I Lost My Seafarer Husband To A Ship Boiler Room Explosion

'I had gone from a 32-year-old happily married wife to a 32-year-old widow and single mom.'
by Jessy Vuelban Bañas as told to Cheekie Albay
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Twelve summers ago was the best summer of my life: the summer I met the man who would later become my husband. This summer? It will be the first one since then that he’s no longer in it.

Chim and I met in 2005 at a dorm in Sampaloc, Manila. One day, our dorm manager told me that Chim had a crush on me and had asked for my number, but since I didn’t know him then, I just smiled and dismissed it. The next day, the staff members at the dorm as well as some of my friends told me the same thing; apparently Chim had befriended all my friends first before courting me to get their approval.

One night, when I finally got to see who this Chim guy was, my reaction literally was, “Oh my God, siya pala. Ang gwapo niya!” I know it’s cliché, but it was love at first sight.



Every day since that first meeting, Chim and I would talk non-stop. A month of courtship later, I said yes to being his girlfriend. I was 19, and he was 22. He was my first and only boyfriend.

Seven years and 11 months later, Chim and I got married on February 8, 2013 in Santa Rosa, Laguna. He had wanted to get married as early as 2007, but he patiently waited for me to get settled in whatever career I chose.

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When I first met Chim, he was already training at a maritime agency. He was later employed as an oiler working in the engine room of a ship. A seafarer for the past 12 years, his contract normally ran for nine months on board a ship, after which he’d get a vacation. Because of this, when I gave birth to our daughter Cassidy Blair later in 2013, he was not around. He first met Blair when she was already six months old.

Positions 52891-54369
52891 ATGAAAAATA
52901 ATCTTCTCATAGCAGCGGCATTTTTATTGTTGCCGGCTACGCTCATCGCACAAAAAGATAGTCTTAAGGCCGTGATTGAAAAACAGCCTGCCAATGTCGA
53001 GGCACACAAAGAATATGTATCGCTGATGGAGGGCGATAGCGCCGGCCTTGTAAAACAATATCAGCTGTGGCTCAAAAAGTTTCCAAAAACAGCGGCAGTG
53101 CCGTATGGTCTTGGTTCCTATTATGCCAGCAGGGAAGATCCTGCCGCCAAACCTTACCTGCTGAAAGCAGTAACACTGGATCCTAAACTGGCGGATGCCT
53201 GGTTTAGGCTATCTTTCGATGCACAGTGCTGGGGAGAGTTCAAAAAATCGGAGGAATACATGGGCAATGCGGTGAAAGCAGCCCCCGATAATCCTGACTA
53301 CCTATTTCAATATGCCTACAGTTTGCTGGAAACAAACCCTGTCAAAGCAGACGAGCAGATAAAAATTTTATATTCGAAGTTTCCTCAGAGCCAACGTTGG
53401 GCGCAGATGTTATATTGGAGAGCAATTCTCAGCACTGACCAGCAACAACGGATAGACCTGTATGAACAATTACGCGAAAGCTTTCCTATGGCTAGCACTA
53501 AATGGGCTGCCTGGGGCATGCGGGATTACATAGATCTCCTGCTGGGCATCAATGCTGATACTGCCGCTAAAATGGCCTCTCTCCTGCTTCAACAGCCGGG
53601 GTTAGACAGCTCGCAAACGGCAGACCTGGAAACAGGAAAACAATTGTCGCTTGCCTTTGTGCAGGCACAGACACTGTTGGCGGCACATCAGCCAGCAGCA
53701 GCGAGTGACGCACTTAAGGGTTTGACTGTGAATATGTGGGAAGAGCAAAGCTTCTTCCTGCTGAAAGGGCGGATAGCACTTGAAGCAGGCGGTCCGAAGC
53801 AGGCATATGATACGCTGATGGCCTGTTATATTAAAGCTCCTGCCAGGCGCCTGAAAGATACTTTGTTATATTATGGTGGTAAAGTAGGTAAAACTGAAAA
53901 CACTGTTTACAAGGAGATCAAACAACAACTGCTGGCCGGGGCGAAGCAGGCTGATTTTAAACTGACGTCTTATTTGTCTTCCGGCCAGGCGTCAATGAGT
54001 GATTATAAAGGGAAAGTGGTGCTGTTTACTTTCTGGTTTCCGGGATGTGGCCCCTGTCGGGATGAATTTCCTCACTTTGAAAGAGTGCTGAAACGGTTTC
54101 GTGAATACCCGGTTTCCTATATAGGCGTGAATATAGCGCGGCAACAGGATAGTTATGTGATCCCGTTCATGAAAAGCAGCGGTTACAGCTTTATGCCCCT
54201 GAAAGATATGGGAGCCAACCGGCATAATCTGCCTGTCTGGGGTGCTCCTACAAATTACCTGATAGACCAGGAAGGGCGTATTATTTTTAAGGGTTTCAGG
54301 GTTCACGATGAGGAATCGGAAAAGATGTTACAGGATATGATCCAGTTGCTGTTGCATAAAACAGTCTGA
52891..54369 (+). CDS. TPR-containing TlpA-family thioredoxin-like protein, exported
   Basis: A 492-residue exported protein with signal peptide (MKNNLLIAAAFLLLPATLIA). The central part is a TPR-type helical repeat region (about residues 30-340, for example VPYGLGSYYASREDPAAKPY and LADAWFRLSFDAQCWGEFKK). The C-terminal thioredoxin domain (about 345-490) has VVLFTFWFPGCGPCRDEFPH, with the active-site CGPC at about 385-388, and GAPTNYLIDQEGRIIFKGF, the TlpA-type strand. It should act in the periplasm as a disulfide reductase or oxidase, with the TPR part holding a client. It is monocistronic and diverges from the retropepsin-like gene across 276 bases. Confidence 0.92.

We didn’t have the typical family setup as Chim was away for most of the year, but every time he’d come home to Cagayan de Oro where we had settled at my family’s home after marriage, it was always worth the wait. I’d still get giddy whenever I’d fetch him at the airport; it always felt like the first time we met.



We led a very simple, very happy married life. To me, Chim was the best husband, loving my flawed self unconditionally. To Blair, he was an absolutely wonderful father. He was the kind of guy who’d wake up at 5 a.m. to do the laundry, who’d cook sinigang for me when I’d come home from a night out. We were excited for our family, our future, and we wanted more kids.

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From the start, Chim knew that he wanted to start a family with me, so he promised me that he’d retire from seafaring in 10 to 15 years. He never had plans to stay any longer; he just wanted to save enough so he could come home and spend all his time with me and watch Blair grow up. With 12 years of seafaring already behind him, we were already looking forward to the prospect of his retirement. “Konting tiis na lang,” we said.

He would’ve gone home for good this May, if the thing I’m about to tell you now hadn’t happened.

The accident happened around 11 p.m. on January 19, 2017 in Felixstowe, United Kingdom—around 6 a.m. on January 20, 2017 here in the Philippines. At that moment, I woke up all of a sudden, immediately sat upright, and was nervous for a reason I couldn’t understand. While I felt unsettled, I just forced myself to go back to sleep.

The next day began as a normal workday for me as a nutritionist-dietitian. I coached one of my staff members in the morning, then had a meeting with a doctor in the afternoon for an upcoming nutrition research study. I was still working when I received a call at 5 p.m. from a woman from my husband’s office saying that she and another colleague were at our house’s front gate.

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I rushed home from work so I could welcome the people from Chim’s office. Instead of telling me what the purpose of their visit was, they first asked where my mom and sister were, as Blair and I were living with them. I kept asking them why they were there, but they kept changing the topic.